For some time, the “Paleo” lifestyle has been due for a decent critique from the perspective of growing evidence about the rapid rate of human evolution. Humans have evolved markedly since the dawn of agriculture, with adaptations ranging from disease resistance to the improved ability to digest starch. So when I heard of Marlene Zuk’s Paleofantasy: What Evolution Really Tells Us about Sex, Diet, and How We Live, I was looking forward to that critique being provided.
And Zuk certainly provides a critique. She relentlessly pulls apart the ideas that we are well adapted to the Paleolithic environment, or that rapid environmental change means that there is mismatch between the environment and our genes. As Zuk points out, evolution does not result in stasis and there is no point at which we are ever completely adapted to our environment. We will always be a collection of bootstrapped responses to changing conditions.
However, Zuk’s critique was not the one I was hoping for. As was the case for the promotion pieces and reviews that I read before reaching the main course, Zuk parades a series of straw men rather than searching for the more sophisticated arguments of Paleo advocates. Many chapters begin with misspelled comments that Zuk found under blog posts. While Zuk shoots the fish in the barrel, the more interesting targets are not addressed.
In a Nature review, John Hawks suggests that Zuk’s use of the term ‘fantasy’ is a reference to hypothesis forming, where we play with hypotheses and try to falsify them. I tried to read the book in that light, but it is hard to do. Zuk appears so keen to throw Paleo-enthusiasts under the bus that she does not give many of the hypotheses the thought that they deserve. At times Zuk seemed almost desperate to find someone to be on the other side of her debate, such as when she chose Ryan and Jetha’s Sex at Dawn as her punching bag for her discussion of sex differences, even though Ryan and Jetha are almost on their own with their thesis. Where she did write qualifiers about not everyone believing in the straw man that she was about to dispatch (which was often), she would proceed to torch the straw man as though the just acknowledged view did not exist.
Take the chapter on diet. Zuk points out that many humans have evolved lactose tolerance. Those with a longer history of agricultural diets have genetic adaptations to allow them to digest starch more efficiently. Even the foods we eat have evolved, with potatoes formerly bitter and lumpy, and corn having a shape and size more like a stalk of rice. But these are points most Paleo-advocates would happily concede. They are not seeking a historical re-enactment. Their argument is not that we have not changed at all, but that the changes have not been enough to make a diet full of grains and sugar superior to a diet of meat, nuts, fruit and vegetables. Whether that is the best diet could be the subject of an interesting debate (i.e. testing the hypothesis), but this is not the argument that Zuk engages with.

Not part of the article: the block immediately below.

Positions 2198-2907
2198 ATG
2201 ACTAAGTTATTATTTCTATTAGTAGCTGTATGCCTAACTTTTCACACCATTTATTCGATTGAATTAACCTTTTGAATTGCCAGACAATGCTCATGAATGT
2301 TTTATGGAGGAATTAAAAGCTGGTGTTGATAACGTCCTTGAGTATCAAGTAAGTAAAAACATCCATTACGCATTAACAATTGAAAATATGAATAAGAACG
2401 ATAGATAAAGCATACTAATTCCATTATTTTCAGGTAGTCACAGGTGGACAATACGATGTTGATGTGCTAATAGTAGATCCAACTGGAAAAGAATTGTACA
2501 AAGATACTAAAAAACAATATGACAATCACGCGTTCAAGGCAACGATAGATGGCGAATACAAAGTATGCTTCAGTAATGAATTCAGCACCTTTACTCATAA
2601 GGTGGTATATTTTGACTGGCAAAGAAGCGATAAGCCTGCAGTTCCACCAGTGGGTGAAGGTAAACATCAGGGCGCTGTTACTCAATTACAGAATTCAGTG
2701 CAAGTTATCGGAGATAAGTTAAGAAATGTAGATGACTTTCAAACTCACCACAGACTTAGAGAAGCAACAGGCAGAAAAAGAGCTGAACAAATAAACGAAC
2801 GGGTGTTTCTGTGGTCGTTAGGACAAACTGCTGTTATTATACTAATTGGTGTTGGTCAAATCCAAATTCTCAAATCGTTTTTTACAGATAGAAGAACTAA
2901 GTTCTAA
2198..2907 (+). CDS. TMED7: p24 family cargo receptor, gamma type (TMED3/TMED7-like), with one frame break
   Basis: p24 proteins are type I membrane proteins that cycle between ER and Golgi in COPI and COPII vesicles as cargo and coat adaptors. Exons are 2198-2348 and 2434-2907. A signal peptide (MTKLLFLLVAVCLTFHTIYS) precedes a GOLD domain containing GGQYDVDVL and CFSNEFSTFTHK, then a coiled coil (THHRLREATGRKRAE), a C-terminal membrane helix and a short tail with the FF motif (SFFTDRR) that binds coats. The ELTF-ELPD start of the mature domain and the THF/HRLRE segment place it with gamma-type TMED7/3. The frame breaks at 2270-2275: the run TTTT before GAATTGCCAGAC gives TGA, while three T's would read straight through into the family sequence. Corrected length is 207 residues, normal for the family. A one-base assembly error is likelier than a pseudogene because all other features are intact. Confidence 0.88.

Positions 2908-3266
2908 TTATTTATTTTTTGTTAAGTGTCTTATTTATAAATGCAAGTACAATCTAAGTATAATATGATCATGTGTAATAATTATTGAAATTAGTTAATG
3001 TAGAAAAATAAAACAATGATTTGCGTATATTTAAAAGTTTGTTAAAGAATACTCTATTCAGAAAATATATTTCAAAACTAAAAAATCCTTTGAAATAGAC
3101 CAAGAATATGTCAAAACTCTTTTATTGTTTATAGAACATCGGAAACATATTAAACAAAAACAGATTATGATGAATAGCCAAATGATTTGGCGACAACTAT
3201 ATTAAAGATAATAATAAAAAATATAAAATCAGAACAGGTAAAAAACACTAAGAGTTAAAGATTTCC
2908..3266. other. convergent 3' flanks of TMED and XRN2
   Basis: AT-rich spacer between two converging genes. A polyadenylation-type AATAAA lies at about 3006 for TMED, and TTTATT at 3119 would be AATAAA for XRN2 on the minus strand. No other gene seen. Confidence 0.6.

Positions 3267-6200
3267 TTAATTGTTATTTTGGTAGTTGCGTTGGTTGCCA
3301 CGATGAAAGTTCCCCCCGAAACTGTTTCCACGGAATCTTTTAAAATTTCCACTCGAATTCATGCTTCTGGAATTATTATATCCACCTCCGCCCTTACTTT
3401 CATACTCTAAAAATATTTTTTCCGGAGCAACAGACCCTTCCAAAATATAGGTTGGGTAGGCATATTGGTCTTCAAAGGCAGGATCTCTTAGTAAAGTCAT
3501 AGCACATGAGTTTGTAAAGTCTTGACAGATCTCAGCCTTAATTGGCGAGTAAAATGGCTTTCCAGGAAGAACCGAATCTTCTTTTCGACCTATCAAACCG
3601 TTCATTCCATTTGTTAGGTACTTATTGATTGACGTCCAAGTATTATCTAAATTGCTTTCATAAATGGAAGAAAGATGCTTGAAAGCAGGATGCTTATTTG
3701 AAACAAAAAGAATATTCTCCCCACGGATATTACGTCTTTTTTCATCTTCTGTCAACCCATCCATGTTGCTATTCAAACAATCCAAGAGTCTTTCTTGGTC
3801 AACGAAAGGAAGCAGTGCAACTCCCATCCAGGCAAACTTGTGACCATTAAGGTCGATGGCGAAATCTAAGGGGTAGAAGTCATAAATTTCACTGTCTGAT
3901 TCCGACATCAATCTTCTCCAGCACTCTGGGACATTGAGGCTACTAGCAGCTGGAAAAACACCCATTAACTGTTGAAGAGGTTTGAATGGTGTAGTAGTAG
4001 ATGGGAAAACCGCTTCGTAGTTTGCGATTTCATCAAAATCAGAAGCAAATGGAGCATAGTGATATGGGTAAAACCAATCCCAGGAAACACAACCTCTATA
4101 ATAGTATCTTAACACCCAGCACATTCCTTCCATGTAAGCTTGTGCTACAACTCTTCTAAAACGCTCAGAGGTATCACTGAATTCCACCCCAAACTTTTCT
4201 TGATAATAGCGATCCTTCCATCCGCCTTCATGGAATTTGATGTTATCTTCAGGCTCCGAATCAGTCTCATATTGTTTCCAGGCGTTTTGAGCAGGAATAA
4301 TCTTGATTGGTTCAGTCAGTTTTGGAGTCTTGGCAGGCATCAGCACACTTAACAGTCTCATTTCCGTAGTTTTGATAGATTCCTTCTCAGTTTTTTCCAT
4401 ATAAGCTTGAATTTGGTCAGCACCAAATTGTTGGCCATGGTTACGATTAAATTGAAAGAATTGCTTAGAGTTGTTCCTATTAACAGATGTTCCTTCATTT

Moving to a more substantial point, a review in Evolutionary Psychology nicely summarises Zuk’s mismatch argument as being at three levels: there are no mismatches as all species are adapted to past environments, not current ones; even if mismatches occur, we are not in a position to understand them; and the mismatch perspective has not proven beneficial.
On the first of these, Zuk pushes too far by highlighting cases of rapid evolution while ignoring cases where mismatch does occur. Her description of the evolutionary bootstrapping that must occur when organisms encounter new environments points to the potential of mismatch. Zuk’s arguments about the difficulty in understanding mismatches leans towards saying it is all too hard, and not engaging in the sort of hypothesis testing that Hawks refers to. And on the point that the mismatch hypothesis has not proven useful, there are times where Zuk shows just how useful a mismatch perspective might be. She acknowledges that the high sugar content diet of the last 50 years is not something we are matched to, and provides some interesting points on barefoot running and the evidence of the cost of cushioned shoes. The mismatch between current and past physical activity (accompanied by the suggestion that people should simply “get off the couch”) is almost too obvious to mention.
Having said all the above, I still enjoyed the book. There is a lot of punchy writing, many important research results and underneath her advocacy style, some interesting questions about diet, exercise and other “Paleo” lifestyle features. However, my instinct is that many people won’t see these points due to Zuk’s approach, which will lead to a less interesting debate than we could have had. I suppose this post is further evidence of that.
*To avoid getting completely derailed by style instead of substance, next week I’ll write a post on what I consider to be the most interesting questions about recent evolution and the Paleo lifestyle (read it here).